court may remand the person.

(3)   

In calculating when the period of 24 hours mentioned in subsection (1) ends,

Christmas Day, Good Friday, any Sunday and any day which is a bank holiday

 
 

Crime and Security Bill

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in England and Wales under the Banking and Financial Dealings Act 1971 are

to be disregarded.

30      

Further provision about remand

(1)   

This section applies for the purposes of the remand of a person by a

magistrates’ court under section 26(2) or (3) or 29(2).

5

(2)   

In the application of section 128(6) of the Magistrates’ Courts Act 1980 for those

purposes, the reference to the “other party” is to be read—

(a)   

in the case of a remand prior to the hearing of an application for a

DVPO, as a reference to the authorising officer,

(b)   

in any other case, as a reference to the constable who applied for the

10

DVPO.

(3)   

If the court has reason to suspect that a medical report will be required, the

power to remand a person may be exercised for the purpose of enabling a

medical examination to take place and a report to be made.

(4)   

If the person is remanded in custody for that purpose, the adjournment may

15

not be for more than 3 weeks at a time.

(5)   

If the person is remanded on bail for that purpose, the adjournment may not

be for more than 4 weeks at a time.

(6)   

If the court has reason to suspect that the person is suffering from a mental

disorder within the meaning of the Mental Health Act 1983, the court has the

20

same power to make an order under section 35 of that Act (remand to hospital

for medical report) as it has under that section in the case of an accused person

(within the meaning of that section).

(7)   

The court may, when remanding the person on bail, require the person to

comply, before release on bail or later, with such requirements as appear to the

25

court to be necessary to secure that the person does not interfere with witnesses

or otherwise obstruct the course of justice.

31      

Guidance

(1)   

The Secretary of State may from time to time issue guidance relating to the

exercise by a constable of functions under sections 24 to 30.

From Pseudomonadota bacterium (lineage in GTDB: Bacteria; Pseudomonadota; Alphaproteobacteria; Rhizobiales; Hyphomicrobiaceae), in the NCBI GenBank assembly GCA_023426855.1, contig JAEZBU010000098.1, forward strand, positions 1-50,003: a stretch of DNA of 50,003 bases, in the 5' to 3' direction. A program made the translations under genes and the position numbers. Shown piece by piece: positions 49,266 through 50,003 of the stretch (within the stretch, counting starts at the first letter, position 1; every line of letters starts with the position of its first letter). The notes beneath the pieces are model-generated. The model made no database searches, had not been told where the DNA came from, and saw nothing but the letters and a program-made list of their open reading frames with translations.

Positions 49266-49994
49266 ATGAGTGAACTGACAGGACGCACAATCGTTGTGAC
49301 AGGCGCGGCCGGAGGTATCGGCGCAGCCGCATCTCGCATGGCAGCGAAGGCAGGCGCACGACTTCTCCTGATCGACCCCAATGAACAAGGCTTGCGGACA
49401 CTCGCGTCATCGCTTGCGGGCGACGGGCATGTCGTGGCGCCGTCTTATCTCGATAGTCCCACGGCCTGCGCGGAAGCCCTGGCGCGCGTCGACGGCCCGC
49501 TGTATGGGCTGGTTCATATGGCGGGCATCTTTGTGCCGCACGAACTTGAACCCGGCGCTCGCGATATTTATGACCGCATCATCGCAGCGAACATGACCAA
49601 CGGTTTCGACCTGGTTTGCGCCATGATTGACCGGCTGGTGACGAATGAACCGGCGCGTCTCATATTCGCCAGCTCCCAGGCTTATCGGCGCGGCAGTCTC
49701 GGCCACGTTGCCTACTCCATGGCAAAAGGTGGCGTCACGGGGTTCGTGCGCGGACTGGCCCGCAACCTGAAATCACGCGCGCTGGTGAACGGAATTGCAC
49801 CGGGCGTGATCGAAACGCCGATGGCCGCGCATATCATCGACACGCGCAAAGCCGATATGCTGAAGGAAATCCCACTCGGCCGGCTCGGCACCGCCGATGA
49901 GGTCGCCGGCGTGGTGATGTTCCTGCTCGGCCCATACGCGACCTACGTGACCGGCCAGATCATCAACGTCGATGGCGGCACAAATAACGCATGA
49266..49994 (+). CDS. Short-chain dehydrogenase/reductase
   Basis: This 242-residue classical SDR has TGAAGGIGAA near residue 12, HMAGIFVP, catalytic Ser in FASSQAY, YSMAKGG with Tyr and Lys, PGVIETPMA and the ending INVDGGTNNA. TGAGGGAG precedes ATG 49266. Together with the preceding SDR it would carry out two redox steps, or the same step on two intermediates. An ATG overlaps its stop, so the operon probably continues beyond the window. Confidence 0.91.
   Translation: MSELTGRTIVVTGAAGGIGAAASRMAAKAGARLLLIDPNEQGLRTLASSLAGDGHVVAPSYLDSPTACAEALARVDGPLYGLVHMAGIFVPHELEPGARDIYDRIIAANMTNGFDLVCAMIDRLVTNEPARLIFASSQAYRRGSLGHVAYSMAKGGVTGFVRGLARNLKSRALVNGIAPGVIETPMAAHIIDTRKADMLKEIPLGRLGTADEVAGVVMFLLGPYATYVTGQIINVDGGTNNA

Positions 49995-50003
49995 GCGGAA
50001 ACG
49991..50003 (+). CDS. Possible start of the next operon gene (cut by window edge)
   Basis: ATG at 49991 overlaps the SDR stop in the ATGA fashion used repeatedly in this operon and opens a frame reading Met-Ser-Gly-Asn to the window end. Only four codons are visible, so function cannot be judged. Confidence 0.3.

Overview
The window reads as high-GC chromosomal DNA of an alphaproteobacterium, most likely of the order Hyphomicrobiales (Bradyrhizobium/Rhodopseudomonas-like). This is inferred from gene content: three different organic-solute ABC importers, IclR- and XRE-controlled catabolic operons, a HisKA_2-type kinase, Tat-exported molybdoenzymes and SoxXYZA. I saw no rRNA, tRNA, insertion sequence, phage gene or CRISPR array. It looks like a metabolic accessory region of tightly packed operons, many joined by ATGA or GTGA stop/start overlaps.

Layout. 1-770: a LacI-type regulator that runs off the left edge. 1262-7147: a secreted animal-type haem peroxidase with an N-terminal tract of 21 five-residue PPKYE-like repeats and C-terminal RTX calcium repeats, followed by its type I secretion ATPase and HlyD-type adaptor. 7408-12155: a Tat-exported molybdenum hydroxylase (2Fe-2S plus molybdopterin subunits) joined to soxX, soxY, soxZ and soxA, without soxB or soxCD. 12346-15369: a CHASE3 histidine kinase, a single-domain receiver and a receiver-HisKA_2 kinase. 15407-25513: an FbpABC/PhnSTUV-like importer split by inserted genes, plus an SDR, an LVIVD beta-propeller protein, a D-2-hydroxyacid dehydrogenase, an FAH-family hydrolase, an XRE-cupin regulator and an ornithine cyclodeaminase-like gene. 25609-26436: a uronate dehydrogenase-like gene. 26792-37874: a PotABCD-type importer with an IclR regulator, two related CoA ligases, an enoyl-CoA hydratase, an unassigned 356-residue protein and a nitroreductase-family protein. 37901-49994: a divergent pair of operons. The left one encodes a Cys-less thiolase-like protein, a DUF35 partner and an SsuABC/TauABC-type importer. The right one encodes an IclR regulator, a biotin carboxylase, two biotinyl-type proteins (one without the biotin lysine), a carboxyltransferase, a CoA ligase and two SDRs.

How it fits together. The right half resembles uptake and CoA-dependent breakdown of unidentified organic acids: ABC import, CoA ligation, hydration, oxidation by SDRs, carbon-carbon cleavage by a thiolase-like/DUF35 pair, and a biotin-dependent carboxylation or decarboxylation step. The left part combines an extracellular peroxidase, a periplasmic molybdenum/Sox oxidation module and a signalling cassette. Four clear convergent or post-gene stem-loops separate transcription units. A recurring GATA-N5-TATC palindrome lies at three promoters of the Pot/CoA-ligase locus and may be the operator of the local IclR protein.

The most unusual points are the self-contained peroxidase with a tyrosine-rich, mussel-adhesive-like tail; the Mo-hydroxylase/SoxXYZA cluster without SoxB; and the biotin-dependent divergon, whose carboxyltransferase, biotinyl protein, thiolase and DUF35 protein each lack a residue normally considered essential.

30

(2)   

A constable must have regard to any guidance issued under subsection (1)

when exercising a function to which the guidance relates.

(3)   

Before issuing guidance under this section, the Secretary of State must

consult—

(a)   

the Association of Chief Police Officers,

35

(b)   

the National Policing Improvement Agency, and

(c)   

such other persons as the Secretary of State thinks fit.

32      

Ministry of Defence Police

(1)   

A member of the Ministry of Defence Police not below the rank of

superintendent may issue a DVPN under section 24 for the protection of an

40

associated person if either P or the associated person lives in premises which

 
 

Crime and Security Bill

77

 

fall within paragraph (a) of the definition of “service living accommodation” in

section 96(1) of the Armed Forces Act 2006.

(2)   

If a DVPN is issued by a member of the Ministry of Defence Police by virtue of

subsection (1), provision may be included in the DVPN by virtue of section

24(8) in relation to any other premises in England or Wales lived in by P and

5

the associated person.

33      

Pilot schemes

(1)   

The Secretary of State may by order made by statutory instrument provide for

any provision of sections 24 to 32 to come into force for a period of time to be

specified in or under the order for the purpose of assessing the effectiveness of

10

the provision.

(2)   

Such an order may make different provision for different areas.

(3)   

More than one order may be made under this section.

(4)   

Provision included in an order under this section does not affect the provision

that may be included in relation to sections 24 to 32 in an order under section

15

59 (commencement).

Gang-related violence

34      

Grant of injunction: minimum age

In section 34 of the Policing and Crime Act 2009 (injunctions to prevent gang-

related violence), in subsection (1), after “grant an injunction” there is inserted

20

“against a respondent aged 14 or over”.

35      

Review on respondent to injunction becoming 18

(1)   

The Policing and Crime Act 2009 is amended as follows.

(2)   

In section 36 (contents of injunctions: supplemental), after subsection (4) there

is inserted—

25

“(4A)   

Where—

(a)   

the respondent is under the age of 18 on the injunction date, and

(b)   

any prohibition or requirement in the injunction is to have effect

after the respondent reaches that age and for at least the period

of four weeks beginning with the respondent’s 18th birthday,

30

   

the court must order the applicant and the respondent to attend a

review hearing on a specified date within that period.”

(3)   

In section 42 (variation or discharge of injunctions), after subsection (4) there is

inserted—

“(4A)   

Section 36(4A) does not apply where an injunction is varied to include

35

a prohibition or requirement which is to have effect as mentioned in

that provision but the variation is made within (or at any time after) the

period of four weeks ending with the respondent’s 18th birthday.”